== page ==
10 Books to Read After Watching 'Mindhunter'
Netflix recently dropped Mindhunter, a show set in the 1970s about two FBI agents (AKA "The Mindhunter Boyz") expanding criminal science by delving into the psychology of murder and getting uneasily close to real killers. Producers include Charlize Theron and David Fincher (who also directs four of the ten episodes). The show, while initially bumpy and somewhat flawed, eventually won me over. One of my favorite movies is Fincher’s Zodiac, and this show feels like a welcomed return to its universe. Truthfully, I probably would rather just watch Zodiac over and over instead of Mindhunter, if not for Cameron Britton’s wonderful portrayal of Ed Kemper, which is easily worthy of multiple awards. While we wait for the much anticipated second season, here are SOME BOOKS you should be reading.
10. 'Mindhunter: Inside the FBI's Elite Serial Crime Unit' by John Douglas and Mark Olshaker
I mean, if you dig the show, then surely you’ll be interested in the book that inspired the series. Although the cast has been renamed, the characters in Netflix’s Mindhunter are indeed based off real people. Holden Ford is actually John E. Douglas (the author of Mindhunter), Bill Trench is Robert K. Ressler, and Wendy Carr is Ann Wolbert Burgess. From Charles Manson, Richard Speck, John Wayne Gacy, and many others—this book covers a good chunk of infamous and little-known killers. A lot of the content in this book is without-a-doubt fascinating; however, be warned that the author, John E. Douglas, can often be extremely annoying and narcissistic (much like Holden Ford in the actual Netflix series, I guess). Mandatory reading for fans of the show.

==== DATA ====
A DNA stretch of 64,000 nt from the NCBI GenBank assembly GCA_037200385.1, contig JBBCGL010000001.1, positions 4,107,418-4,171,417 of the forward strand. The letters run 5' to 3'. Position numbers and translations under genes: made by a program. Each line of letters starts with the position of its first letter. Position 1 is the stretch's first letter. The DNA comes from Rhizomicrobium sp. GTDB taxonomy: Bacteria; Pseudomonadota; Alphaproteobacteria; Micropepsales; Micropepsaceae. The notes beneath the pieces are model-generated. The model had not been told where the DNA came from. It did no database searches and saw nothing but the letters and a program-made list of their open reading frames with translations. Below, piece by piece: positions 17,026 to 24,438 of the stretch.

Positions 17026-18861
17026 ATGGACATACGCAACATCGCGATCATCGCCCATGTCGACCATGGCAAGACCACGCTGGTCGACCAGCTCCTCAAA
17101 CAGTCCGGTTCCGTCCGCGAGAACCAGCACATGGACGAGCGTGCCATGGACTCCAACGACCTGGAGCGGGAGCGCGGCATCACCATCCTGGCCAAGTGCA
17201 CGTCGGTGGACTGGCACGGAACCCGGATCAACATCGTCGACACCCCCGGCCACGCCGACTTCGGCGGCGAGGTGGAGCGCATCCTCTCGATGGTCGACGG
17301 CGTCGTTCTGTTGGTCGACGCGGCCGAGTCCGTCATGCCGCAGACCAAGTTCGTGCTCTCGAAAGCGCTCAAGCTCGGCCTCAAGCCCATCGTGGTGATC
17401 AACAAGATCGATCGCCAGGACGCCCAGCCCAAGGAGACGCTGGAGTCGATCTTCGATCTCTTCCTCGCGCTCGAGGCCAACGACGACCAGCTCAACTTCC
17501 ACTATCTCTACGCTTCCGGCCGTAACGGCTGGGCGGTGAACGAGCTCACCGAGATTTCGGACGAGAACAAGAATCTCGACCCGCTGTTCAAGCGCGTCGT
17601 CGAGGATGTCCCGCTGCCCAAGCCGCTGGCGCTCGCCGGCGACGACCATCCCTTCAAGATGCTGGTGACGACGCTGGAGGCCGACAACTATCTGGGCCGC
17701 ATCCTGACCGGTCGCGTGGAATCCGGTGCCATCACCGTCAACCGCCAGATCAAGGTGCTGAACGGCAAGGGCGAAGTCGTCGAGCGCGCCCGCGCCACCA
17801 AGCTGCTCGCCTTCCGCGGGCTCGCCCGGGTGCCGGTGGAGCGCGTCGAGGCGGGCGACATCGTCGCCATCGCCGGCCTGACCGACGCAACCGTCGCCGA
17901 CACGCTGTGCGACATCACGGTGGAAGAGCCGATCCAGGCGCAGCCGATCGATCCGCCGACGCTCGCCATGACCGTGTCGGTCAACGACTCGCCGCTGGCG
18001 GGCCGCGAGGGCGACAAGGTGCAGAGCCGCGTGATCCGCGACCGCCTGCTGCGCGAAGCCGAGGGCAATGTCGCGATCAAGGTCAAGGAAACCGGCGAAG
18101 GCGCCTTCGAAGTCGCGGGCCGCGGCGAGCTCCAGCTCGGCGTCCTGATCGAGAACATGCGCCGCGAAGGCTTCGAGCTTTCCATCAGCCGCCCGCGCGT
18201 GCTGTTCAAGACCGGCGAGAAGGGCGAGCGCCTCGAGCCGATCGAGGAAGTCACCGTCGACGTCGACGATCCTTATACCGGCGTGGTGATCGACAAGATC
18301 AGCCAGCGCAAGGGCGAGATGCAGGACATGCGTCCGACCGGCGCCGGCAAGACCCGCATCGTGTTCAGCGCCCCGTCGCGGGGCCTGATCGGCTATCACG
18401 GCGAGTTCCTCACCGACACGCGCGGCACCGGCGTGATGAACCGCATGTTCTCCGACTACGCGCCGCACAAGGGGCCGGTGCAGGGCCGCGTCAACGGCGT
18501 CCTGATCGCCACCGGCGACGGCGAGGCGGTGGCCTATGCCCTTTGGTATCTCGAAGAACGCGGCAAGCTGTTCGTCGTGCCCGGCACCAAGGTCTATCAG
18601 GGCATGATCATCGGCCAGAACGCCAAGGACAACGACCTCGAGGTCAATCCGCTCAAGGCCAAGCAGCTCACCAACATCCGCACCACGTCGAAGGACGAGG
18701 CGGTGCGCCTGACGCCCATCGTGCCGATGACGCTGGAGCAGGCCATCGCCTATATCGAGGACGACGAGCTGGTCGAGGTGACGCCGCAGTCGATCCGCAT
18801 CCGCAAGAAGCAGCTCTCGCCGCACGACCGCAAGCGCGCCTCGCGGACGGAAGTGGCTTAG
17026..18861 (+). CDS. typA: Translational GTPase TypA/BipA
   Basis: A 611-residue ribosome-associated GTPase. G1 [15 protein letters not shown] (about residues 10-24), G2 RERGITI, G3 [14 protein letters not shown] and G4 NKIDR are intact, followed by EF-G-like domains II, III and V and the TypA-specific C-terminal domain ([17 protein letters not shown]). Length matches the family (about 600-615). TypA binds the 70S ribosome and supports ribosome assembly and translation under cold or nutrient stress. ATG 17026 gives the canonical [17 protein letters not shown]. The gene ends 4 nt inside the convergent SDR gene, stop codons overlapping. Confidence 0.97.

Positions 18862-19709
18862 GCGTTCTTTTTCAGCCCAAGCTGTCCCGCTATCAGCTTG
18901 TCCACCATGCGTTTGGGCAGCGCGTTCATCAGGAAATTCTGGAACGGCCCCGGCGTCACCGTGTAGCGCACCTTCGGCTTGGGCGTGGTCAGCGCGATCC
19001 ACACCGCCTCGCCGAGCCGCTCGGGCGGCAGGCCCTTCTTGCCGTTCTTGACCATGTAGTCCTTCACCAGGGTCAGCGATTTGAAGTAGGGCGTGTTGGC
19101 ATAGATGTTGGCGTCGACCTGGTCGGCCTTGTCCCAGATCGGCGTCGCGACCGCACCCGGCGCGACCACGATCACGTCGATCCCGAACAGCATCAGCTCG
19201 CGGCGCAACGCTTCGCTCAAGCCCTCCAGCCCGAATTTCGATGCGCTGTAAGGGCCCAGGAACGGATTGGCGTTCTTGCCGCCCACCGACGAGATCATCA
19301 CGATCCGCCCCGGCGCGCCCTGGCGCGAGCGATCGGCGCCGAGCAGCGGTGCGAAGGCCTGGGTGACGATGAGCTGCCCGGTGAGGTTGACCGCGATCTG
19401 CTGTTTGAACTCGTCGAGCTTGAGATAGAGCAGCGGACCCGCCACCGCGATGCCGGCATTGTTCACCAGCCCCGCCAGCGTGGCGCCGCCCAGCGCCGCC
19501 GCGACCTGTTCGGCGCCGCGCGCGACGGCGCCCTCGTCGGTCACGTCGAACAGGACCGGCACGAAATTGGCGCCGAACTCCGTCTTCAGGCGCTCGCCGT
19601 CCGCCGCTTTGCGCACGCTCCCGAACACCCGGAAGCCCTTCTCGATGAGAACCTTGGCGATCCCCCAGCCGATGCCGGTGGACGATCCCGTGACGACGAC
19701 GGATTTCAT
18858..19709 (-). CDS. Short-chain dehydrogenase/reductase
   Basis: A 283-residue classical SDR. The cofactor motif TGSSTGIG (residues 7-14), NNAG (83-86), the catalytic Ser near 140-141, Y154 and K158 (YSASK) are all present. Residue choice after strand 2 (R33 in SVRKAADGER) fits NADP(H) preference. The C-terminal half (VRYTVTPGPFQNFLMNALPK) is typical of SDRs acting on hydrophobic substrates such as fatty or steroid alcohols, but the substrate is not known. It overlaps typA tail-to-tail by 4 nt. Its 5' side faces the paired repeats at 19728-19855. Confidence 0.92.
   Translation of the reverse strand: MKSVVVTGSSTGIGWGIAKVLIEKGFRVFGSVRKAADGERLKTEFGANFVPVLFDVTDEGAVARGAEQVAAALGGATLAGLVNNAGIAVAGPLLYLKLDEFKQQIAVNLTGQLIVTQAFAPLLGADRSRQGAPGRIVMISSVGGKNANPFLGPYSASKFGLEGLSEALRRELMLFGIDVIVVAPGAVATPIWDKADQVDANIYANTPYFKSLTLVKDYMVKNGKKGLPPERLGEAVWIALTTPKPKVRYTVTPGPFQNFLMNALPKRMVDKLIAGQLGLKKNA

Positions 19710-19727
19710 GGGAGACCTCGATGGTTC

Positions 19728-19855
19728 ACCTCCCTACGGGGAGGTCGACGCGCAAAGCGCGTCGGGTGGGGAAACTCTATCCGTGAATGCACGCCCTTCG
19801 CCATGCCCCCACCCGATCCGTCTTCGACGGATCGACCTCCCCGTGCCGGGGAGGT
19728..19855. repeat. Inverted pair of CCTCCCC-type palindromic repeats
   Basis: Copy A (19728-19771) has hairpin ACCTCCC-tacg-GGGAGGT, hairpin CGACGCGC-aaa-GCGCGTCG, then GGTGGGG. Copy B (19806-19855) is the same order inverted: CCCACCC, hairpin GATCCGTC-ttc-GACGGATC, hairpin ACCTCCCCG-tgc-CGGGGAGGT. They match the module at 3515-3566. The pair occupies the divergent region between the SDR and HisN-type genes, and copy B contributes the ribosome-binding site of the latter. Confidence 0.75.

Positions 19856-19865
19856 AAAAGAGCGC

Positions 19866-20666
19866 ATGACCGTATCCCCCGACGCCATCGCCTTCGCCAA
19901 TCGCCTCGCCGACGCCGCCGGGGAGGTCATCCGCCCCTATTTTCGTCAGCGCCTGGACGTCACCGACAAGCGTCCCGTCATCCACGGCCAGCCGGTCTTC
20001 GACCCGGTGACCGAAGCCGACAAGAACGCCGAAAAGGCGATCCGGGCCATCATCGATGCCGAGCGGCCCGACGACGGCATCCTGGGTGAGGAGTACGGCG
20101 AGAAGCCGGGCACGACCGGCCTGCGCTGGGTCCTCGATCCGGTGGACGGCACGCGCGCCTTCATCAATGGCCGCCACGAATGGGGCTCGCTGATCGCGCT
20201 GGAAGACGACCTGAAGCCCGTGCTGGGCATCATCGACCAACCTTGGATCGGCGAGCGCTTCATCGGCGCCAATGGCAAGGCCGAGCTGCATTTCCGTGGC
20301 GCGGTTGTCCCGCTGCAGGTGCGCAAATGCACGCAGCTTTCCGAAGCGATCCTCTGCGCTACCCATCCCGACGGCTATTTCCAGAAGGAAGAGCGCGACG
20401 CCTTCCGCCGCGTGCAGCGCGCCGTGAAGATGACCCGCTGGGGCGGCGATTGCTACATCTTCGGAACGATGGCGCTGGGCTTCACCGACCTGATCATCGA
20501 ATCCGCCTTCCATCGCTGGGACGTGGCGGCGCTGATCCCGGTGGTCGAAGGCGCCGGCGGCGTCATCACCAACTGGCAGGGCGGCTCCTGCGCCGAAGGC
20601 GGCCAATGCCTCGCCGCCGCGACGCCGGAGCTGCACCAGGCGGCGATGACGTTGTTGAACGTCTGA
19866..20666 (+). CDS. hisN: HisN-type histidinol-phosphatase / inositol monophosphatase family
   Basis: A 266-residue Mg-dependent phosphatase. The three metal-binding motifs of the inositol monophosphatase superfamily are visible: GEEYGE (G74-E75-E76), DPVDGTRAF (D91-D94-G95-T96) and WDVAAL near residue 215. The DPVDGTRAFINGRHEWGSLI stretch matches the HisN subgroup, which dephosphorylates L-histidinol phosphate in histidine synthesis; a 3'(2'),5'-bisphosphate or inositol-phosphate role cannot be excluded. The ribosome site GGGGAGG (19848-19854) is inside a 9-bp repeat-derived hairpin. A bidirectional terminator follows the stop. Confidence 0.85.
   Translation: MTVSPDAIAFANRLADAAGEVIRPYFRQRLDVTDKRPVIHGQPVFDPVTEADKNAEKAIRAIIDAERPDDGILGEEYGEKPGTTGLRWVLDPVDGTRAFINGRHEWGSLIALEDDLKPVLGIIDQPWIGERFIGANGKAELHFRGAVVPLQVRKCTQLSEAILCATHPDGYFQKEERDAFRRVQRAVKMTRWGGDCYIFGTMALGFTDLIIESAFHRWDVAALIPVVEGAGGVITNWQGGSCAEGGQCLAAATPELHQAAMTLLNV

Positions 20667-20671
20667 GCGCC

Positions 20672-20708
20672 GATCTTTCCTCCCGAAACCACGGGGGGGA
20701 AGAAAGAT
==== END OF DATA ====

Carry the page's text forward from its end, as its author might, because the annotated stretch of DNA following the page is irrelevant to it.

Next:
09. 'The Crime of the Century: Richard Speck and the Murders That Shocked a Nation' by Dennis L. Breo and William J. Martin
On the night of July 13, 1966, Richard Speck tortured, raped, and killed eight student nurses. The Crime of the Century details not only his horrible, grisly crimes, but also the frustrating and bizarre trial that followed. Everybody thought the Mindhunter Boyz interview in the show was pretty vile, but you can’t even get through a conversation with this motherfucker without getting sick to your stomach. This is the interview, toward the end of the series, that nearly ruins everything for Holden. Remember the “ripe cunts” line? Yeesh.
08. 'In Cold Blood' by Truman Capote
It’s difficult to write a list such as this without including the second-biggest-selling true crime book ever published (be patient: #1 is below). If you haven’t read In Cold Blood, you at least know the basics. Capote and his pal, Harper Lee, investigate a quadruple murder somewhere in the middle of Kansas. Since its release, the book has been criticized for not being one-hundred-percent factual, but there’s no denying the strength of its writing. Don't deny yourself the pleasure of this one.
07. 'Bind, Torture, Kill: The Inside Story of BTK, the Serial Killer Next Door' by Roy Wenzl, Tim Potter, L Kelly, and Hurst Laviana
Throughout the first season of Mindhunter, we’re given glimpses into the life of a weirdo named Dennis. He never does anything incriminating in these scenes, but there are definite hints that he’s building up to something. Fellow serial killer enthusiasts recognized him right away as Dennis Rader, AKA the BTK Killer. Nothing ever really happens with him in season one, but it’s a safe bet we’ll see much more of him in future episodes. Stay ahead of the game and read the book first!